I never hid my problems with Pathfinder so they all know. At the same time, they're all graduating and are headed to different schools. I hate to think about it but who knows if this group will ever get to play a game together again? They were playing this Pathfinder game with my dad as gm for EVER! At least 5 years. And they were nearing its end. I don't want to be the reason they never got to finish. I don't want to be that kind of person.

 

I have two character sheets. One is in Braille. This isn't as perfect a solution as you might think. You really can't update it during play so I use a tablet (where I am rolling my dice, anyway) to write in changes like gear I pick up, drop, money, etc. The other is whatever Oggdude's thingie prints because no one else in my group reads Braille. The GM holds onto it and helps me keep myself organized. I can't say that I have any clue what it looks like, though. :P Except that I know it has symbols that look like the dice on it. On my Braille sheet, those are just letters. Probably obvious but G, Y, B for good dice. P, R, K for stinky dice.

 

So, the conversation with my dad was about this subject. And he said he was working on that. He's going to have the game mat thing pasted down onto a sheet of metal and ordered a bunch of neodymium magnets. All of the miniatures and scenery pieces will have magnets in them. He's going to bend pipe cleaners for walls and such and they'll stick down with magnets, too. If you've ever played with neodymium magnets, you'll know just how strong their attraction is. You can easily turn the game mat upside down and nothing would fall off.

 

The idea is that I'm going to be able to touch everything to get relative positions. The magnets will make sure I'm not just knocking everything over like a spaz. Once I figure out what things feel like, that's going to be a MAJOR improvement. Not perfect... but better.

Haley, can you do me a favour? Give your dad a high five for me. This is an awesome example of what being a dad (or mum) is about.

Letting them finish the campaign, despite your situation, is also awesome if you. I sincerely hope you have some fun.

K don't know if if would help, but attaching a small circle of sandpaper, like what you would get from a hole punch, to the base of the mini might be an easy wish to differentiate a villianous mini from an ally.

 

 

I'll bring up that idea, TBP. It's a good one. Who knows? Maybe I'll start playing X-Wing next. :D

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Haley, it's pretty cool that your dad is setting up something like that! 

 

I'm curious, do you have custom Edge dice in braille too?  Or just the standard d4-20 set?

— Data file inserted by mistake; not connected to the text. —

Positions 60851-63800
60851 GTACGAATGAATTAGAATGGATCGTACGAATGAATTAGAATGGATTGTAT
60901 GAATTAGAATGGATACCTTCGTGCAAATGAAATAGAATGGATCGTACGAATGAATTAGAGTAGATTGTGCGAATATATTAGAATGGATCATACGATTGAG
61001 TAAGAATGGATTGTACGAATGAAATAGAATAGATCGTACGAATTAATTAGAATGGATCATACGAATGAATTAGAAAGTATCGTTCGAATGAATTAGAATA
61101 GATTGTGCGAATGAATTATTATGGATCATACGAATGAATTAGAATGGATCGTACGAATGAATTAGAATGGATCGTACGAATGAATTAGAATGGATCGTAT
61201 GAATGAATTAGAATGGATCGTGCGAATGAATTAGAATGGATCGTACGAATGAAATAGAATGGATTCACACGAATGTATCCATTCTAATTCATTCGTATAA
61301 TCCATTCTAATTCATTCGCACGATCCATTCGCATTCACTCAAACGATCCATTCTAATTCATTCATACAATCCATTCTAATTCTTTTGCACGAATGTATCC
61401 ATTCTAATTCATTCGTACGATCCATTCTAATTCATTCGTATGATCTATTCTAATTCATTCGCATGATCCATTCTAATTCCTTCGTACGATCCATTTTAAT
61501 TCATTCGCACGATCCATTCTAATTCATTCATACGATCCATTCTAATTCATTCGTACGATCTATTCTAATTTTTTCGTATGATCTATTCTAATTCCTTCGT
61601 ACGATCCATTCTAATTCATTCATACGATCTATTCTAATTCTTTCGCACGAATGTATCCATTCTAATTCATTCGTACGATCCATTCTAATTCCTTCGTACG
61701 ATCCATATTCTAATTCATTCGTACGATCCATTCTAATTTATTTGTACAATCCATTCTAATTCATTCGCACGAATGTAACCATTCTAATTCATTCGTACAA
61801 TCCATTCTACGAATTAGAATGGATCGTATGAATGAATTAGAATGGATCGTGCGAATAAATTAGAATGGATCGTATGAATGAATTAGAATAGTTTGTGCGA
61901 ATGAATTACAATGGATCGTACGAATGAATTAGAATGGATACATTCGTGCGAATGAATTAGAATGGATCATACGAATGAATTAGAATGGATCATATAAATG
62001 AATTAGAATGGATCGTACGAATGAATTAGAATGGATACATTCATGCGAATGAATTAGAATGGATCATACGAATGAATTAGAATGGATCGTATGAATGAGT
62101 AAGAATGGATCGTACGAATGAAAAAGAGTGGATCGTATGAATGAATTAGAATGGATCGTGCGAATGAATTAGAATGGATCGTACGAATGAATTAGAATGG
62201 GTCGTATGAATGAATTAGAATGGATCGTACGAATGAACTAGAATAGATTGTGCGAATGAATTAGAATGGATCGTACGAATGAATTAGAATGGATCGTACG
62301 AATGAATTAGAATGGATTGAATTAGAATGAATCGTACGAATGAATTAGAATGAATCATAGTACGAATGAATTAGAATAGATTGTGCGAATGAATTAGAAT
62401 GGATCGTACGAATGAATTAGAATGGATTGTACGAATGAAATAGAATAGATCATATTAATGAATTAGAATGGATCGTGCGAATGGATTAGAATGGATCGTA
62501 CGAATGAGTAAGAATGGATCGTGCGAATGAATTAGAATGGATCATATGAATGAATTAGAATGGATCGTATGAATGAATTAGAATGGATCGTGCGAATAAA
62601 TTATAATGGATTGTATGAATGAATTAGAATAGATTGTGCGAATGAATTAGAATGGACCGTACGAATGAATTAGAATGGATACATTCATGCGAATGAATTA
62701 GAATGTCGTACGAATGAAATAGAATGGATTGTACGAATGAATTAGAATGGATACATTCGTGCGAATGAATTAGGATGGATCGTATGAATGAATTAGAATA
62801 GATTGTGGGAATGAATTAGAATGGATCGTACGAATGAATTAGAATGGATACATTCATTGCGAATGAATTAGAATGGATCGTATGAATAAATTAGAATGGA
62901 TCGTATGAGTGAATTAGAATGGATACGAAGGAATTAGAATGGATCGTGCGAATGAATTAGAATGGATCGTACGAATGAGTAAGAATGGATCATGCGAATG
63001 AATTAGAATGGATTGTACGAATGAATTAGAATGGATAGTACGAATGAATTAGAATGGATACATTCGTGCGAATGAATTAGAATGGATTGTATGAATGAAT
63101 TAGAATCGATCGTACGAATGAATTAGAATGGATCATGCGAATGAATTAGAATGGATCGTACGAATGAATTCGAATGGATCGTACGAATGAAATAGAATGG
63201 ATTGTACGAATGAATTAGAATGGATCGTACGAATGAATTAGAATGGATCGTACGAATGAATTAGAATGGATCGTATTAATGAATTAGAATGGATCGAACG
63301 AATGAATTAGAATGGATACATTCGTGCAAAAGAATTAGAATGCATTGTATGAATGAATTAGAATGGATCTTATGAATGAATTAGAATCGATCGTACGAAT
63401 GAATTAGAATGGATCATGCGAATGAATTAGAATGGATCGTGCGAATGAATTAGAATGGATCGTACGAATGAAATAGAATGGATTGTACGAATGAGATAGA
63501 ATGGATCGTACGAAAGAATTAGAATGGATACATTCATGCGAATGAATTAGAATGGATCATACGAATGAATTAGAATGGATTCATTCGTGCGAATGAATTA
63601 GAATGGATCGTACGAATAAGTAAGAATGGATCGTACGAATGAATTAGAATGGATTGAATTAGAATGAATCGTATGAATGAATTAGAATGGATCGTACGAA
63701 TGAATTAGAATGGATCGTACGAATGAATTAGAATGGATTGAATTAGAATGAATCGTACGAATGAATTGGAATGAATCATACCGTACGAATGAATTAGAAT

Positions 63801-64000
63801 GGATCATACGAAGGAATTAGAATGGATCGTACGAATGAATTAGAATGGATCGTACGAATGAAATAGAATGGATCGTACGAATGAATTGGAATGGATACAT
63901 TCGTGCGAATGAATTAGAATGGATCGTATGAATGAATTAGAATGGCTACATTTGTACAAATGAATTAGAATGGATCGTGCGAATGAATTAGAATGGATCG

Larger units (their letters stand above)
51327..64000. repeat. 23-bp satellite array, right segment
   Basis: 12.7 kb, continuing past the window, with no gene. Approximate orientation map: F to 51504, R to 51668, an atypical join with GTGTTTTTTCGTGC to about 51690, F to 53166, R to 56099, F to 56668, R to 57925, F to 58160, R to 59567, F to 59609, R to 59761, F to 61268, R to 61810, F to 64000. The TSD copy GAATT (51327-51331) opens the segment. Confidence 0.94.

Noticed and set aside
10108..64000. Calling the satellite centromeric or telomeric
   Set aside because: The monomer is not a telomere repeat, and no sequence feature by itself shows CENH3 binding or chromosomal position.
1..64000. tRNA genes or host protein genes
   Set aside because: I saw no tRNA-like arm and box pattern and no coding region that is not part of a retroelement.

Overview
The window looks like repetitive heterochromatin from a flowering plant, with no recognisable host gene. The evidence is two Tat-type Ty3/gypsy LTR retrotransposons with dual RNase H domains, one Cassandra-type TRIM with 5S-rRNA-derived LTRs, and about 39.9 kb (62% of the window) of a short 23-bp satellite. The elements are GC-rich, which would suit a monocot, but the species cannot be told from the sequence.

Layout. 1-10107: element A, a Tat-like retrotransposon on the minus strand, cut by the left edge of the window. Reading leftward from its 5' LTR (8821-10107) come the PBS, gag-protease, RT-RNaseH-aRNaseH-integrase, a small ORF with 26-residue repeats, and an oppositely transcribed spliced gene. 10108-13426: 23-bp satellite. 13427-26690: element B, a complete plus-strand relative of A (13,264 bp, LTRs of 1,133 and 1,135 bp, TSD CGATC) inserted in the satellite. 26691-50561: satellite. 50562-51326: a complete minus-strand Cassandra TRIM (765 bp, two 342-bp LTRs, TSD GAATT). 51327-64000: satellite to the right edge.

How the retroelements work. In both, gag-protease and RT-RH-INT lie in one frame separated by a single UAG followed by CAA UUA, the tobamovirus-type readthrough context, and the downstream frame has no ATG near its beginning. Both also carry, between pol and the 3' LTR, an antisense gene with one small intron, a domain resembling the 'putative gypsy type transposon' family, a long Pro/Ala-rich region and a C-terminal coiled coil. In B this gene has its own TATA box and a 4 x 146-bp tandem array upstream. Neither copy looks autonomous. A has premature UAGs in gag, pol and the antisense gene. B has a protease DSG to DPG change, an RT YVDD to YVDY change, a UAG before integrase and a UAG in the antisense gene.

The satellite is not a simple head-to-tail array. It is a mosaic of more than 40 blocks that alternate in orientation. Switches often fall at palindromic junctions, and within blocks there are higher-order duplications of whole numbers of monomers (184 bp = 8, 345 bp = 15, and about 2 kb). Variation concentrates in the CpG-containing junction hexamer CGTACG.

Just the regulars. My uncle has a 3D printer and made them. He was supposed to make Edge dice for me, too, but he's sorta the forgetful genius. He could probably invent hyperspace and travel across the galaxy but he'd forget how to get home.

 

I use the ios app on an iPad. I can't read them but I can build the pool and roll them. Most of the time, anyway.

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 Who knows? Maybe I'll start playing X-Wing next. :D

 

 

Oh god, don't do that. Once you open that bottle, the genie is NEVER going back in! You'll be buying minis like they were made of pure crack!

 

Hi! My name is Matt, and I'm addicted to Star Wars miniatures.

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 Who knows? Maybe I'll start playing X-Wing next. :D

 

 

Oh god, don't do that. Once you open that bottle, the genie is NEVER going back in! You'll be buying minis like they were made of pure crack!

 

Is it bad that I have full squadrons worth of various ship types so I can field a full squadron of x-wing for example?

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 Who knows? Maybe I'll start playing X-Wing next. :D

 

 

Oh god, don't do that. Once you open that bottle, the genie is NEVER going back in! You'll be buying minis like they were made of pure crack!

 

Is it bad that I have full squadrons worth of various ship types so I can field a full squadron of x-wing for example?

 

Not bad.. just dedicated..

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So, the conversation with my dad was about this subject. And he said he was working on that. He's going to have the game mat thing pasted down onto a sheet of metal and ordered a bunch of neodymium magnets. All of the miniatures and scenery pieces will have magnets in them. He's going to bend pipe cleaners for walls and such and they'll stick down with magnets, too. If you've ever played with neodymium magnets, you'll know just how strong their attraction is. You can easily turn the game mat upside down and nothing would fall off.

 

The idea is that I'm going to be able to touch everything to get relative positions. The magnets will make sure I'm not just knocking everything over like a spaz. Once I figure out what things feel like, that's going to be a MAJOR improvement. Not perfect... but better.

This kind of thing is why I love reading about the games you play, and the part that your dad has in this process.

I’m nearly 50, but I’ve never had children. I met my wife later in life, and we’ve always said that we have cats, not kids.

However, if I did have kids, I would hope that they would be something like you, and I would hope to be something like your dad.

Thank you.